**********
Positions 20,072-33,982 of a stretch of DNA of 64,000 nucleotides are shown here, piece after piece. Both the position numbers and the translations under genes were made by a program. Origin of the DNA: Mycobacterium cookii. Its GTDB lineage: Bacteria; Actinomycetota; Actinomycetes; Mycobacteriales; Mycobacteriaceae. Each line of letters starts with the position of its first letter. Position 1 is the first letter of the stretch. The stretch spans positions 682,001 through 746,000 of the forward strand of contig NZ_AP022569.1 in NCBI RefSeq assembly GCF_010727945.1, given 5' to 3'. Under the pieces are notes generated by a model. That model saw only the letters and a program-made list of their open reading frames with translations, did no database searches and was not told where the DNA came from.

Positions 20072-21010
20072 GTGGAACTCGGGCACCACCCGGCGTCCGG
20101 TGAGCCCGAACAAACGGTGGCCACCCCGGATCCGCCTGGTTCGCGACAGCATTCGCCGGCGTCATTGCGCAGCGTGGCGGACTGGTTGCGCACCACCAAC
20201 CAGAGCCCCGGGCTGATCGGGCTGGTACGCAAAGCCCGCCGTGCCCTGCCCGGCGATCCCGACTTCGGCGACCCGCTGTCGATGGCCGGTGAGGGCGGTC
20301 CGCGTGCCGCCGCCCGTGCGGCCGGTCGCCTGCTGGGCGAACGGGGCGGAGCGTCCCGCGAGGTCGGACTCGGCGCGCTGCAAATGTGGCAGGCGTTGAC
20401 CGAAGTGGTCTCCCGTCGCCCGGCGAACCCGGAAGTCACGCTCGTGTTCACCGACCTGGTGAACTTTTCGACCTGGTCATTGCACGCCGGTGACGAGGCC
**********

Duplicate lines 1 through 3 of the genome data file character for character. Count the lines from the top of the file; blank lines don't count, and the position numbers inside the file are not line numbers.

Positions 20,072-33,982 of a stretch of DNA of 64,000 nucleotides are shown here, piece after piece. Both the position numbers and the translations under genes were made by a program. Origin of the DNA: Mycobacterium cookii. Its GTDB lineage: Bacteria; Actinomycetota; Actinomycetes; Mycobacteriales; Mycobacteriaceae. Each line of letters starts with the position of its first letter. Position 1 is the first letter of the stretch. The stretch spans positions 682,001 through 746,000 of the forward strand of contig NZ_AP022569.1 in NCBI RefSeq assembly GCF_010727945.1, given 5' to 3'. Under the pieces are notes generated by a model. That model saw only the letters and a program-made list of their open reading frames with translations, did no database searches and was not told where the DNA came from.

Positions 20072-21010
20072 GTGGAACTCGGGCACCACCCGGCGTCCGG